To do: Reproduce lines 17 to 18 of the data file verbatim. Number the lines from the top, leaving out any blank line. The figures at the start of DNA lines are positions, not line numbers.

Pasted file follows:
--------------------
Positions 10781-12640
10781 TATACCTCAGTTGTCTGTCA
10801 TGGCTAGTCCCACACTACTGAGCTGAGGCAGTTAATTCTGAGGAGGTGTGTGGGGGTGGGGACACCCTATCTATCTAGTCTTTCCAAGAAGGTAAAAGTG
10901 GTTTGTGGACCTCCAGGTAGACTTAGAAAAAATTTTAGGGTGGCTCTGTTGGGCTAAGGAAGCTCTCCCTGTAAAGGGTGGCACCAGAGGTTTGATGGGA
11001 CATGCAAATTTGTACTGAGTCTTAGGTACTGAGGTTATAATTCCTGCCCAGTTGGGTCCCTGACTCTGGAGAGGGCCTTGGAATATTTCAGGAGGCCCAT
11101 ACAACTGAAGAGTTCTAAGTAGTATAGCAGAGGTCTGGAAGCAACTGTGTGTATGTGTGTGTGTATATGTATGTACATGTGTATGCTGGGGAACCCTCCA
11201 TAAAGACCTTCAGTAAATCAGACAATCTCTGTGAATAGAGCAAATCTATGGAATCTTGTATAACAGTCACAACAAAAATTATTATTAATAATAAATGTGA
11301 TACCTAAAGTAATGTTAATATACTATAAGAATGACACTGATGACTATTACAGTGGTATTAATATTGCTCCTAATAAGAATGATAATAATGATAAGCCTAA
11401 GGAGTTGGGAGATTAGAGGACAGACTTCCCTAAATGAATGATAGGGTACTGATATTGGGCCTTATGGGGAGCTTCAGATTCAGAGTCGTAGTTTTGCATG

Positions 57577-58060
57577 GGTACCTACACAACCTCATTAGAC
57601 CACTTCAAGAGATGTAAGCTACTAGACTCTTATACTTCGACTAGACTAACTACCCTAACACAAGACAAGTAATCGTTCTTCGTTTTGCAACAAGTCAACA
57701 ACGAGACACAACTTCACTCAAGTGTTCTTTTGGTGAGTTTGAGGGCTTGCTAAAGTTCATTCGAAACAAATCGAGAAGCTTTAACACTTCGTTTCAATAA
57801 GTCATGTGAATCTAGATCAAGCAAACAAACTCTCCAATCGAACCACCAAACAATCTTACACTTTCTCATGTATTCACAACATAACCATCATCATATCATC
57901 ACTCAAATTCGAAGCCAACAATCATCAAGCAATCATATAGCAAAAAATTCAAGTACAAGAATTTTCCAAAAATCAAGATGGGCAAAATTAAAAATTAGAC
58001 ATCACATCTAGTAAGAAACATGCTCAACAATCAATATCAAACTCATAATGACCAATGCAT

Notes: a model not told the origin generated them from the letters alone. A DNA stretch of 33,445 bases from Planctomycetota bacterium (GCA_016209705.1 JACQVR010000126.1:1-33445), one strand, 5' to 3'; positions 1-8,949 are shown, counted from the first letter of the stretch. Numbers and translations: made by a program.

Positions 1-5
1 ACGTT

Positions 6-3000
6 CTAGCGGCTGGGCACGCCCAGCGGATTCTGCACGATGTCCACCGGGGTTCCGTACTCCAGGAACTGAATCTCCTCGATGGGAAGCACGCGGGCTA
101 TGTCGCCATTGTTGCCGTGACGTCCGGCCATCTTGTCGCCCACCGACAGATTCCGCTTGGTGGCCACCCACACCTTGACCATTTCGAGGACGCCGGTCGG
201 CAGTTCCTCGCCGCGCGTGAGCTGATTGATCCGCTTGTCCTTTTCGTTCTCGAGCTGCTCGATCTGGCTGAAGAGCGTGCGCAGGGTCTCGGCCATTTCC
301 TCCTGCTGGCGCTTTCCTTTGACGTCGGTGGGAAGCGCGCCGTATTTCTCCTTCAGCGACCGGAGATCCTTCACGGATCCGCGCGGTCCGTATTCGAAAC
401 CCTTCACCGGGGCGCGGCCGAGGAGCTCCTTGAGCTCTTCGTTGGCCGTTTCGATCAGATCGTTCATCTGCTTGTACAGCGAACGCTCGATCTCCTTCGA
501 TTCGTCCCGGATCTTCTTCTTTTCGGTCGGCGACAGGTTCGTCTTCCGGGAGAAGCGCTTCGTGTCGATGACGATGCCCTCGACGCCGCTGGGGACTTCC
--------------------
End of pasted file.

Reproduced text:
Notes: a model not told the origin generated them from the letters alone. A DNA stretch of 33,445 bases from Planctomycetota bacterium (GCA_016209705.1 JACQVR010000126.1:1-33445), one strand, 5' to 3'; positions 1-8,949 are shown, counted from the first letter of the stretch. Numbers and translations: made by a program.

Positions 1-5